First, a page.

As regular NPQ readers may remember, the ties between former attorney general Jeff Sessions and the private prison industry provide real insights into many of the policies he later pursued. (We wrote about this here, here, and here.) With the appointment of Interim Attorney General Matthew Whitaker, the American public is treated to a smokescreen that obfuscates some of his most critical relationships, thanks to his 2014–2017 employment by a nonprofit. Ironically, the current stated mission of the organization is to expose unethical conduct by public officials.
The Foundation for Accountability and Civic Trust (FACT), reportedly founded in 2014, has a K Street address in Washington, DC. While he was FACT’s president, reports the Washington Post, Whitaker was on television and radio, such as Fox TV and CNN, as a legal analyst, representing the organization, which is part of a conservative network of tax-exempt nonprofits. He often targeted special counsel Robert S. Mueller III.
Of course, Whitaker now oversees the Russia investigation led by the special counsel, raising questions on both sides of the aisle about his ability to do so fairly and ethically. According to the New York Times:
FACT has raised nearly $3.5 million since its inception in 2014, according to tax filings, which show that the group’s largest single expense was Mr. Whitaker’s salary.
There is very little publicly available information about FACT’s financing.
DonorsTrust, a conservative foundation that allows other conservative foundations to mask their giving, provided much of FACT’s seed funding—$1.1 million donated in 2014 and 2015—but the original source of that donation is not clear.
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Another expense on FACT’s 990 is a contractor, America Rising, from Arlington, Virginia, making $500,000 from 2015–2017. The company’s “sole purpose is to hold Democrats accountable and expose any hidden hypocrisy.”
A FACT spokesperson, who spoke to the Washington Post on condition that his name would not be disclosed, cited the First Amendment as the reason they need not disclose the sources of their tax-exempt funds.
“Like nearly all nonprofit organizations—including those with similarly stated missions—FACT does not and is not required to release its donor information,” the spokesman reportedly said. “This protects free speech rights of all of these groups’ supporters as outlined in the First Amendment.”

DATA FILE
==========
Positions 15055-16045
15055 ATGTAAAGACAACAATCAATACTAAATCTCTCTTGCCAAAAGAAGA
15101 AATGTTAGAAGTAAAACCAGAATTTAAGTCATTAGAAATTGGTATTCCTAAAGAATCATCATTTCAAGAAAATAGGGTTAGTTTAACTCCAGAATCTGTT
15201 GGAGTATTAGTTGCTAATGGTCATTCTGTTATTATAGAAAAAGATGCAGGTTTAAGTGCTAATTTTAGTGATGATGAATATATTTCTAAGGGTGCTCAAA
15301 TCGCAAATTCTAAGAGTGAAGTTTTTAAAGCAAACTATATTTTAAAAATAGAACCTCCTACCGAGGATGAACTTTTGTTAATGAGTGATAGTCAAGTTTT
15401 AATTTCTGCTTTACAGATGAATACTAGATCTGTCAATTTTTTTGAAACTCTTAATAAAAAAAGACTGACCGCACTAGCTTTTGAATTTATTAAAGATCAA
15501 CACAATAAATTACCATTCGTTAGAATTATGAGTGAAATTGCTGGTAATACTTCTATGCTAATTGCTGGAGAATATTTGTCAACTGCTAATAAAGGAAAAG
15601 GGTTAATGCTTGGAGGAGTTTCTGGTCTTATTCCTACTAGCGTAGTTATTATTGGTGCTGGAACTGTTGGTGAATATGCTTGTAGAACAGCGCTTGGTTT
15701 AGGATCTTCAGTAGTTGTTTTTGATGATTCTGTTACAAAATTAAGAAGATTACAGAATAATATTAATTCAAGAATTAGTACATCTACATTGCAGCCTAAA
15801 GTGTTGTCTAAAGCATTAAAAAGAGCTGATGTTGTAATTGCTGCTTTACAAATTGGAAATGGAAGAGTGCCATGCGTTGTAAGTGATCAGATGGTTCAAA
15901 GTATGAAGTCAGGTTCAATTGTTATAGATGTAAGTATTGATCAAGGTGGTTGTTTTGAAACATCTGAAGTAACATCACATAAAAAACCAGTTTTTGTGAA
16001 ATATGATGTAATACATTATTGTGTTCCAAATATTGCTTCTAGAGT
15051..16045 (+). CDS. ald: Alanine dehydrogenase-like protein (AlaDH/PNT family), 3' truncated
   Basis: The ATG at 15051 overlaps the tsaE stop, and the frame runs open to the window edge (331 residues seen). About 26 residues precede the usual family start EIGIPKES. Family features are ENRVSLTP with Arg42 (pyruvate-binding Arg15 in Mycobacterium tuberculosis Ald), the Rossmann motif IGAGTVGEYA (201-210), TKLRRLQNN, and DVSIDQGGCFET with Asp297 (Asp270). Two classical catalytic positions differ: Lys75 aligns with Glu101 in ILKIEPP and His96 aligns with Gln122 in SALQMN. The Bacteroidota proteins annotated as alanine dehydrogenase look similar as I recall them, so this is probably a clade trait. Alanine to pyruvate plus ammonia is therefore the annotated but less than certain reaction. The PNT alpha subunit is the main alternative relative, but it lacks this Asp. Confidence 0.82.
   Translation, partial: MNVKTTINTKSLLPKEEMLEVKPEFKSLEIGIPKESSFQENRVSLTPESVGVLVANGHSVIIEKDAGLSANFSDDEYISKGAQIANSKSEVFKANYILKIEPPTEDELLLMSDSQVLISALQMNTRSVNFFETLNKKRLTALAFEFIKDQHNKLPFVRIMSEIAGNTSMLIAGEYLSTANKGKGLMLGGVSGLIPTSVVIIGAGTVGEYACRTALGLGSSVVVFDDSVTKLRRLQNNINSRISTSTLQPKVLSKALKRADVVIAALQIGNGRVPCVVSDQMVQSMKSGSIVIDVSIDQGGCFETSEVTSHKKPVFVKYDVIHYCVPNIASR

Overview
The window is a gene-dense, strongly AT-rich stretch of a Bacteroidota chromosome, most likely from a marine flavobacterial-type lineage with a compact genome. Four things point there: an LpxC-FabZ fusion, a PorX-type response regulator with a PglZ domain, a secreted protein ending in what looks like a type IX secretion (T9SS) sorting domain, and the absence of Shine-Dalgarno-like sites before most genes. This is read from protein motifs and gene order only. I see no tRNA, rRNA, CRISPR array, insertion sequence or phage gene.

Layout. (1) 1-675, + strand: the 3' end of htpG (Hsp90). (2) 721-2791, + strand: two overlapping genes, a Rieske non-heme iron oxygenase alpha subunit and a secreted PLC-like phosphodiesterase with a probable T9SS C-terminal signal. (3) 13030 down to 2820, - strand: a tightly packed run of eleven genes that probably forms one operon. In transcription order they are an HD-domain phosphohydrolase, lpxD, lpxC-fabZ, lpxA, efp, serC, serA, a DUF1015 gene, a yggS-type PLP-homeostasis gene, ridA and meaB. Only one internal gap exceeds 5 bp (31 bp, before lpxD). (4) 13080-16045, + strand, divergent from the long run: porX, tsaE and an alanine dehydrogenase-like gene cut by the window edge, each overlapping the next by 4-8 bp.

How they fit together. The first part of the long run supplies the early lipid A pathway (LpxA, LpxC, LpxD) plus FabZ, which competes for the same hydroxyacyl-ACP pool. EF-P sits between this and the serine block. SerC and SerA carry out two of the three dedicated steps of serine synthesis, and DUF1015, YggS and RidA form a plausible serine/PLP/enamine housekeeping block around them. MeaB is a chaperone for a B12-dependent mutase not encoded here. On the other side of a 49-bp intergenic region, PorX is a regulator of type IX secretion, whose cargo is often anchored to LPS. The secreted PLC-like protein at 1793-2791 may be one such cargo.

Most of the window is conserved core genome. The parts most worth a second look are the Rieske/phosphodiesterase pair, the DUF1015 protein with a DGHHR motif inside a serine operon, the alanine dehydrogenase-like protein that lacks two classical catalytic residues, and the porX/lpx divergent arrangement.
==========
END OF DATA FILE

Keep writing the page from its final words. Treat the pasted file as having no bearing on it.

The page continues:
Neither Whitaker nor Justice Department spokeswoman Kerri Kupec issued a statement on the matter.
The origins of FACT as an organization are a little confusing. Raymond Wotring created the Free Market American Educational Foundation. Six weeks after the IRS approved the group in July of 2014, it changed its name to Working for Rights to Express & Communication. It changed again in October that same year to FACT, according to Virginia state records, and Whitaker became its leader. However, David Nelson, specialist on nonprofit organizations and a former tax partner at the Ernst & Young accounting firm, reviewed the organization’s 990s for the Washington Post and concluded, “It’s very possible that this organization is misusing its status as a charity.”
“It appears the IRS never gave approval to FACT,” Nelson continues.
In its federal tax filing for 2014, FACT declared that it had not changed its name or its mission that year, records show, and there was no mention of the prior names. The spokesman for FACT declined to provide documents that he said showed it had notified the IRS of the name change.
Considering that the nonprofit was led by a lawyer, there are a lot of questions about the organization begging for answers. And there are more questions for Whitaker, the man presently representing the United States in legal matters. But the biggest questions remain for Congress and the American public. Just how much do we need to know about the closest financial influences on our attorney general, and why won’t Whitaker voluntarily disclose his?—Marian Conway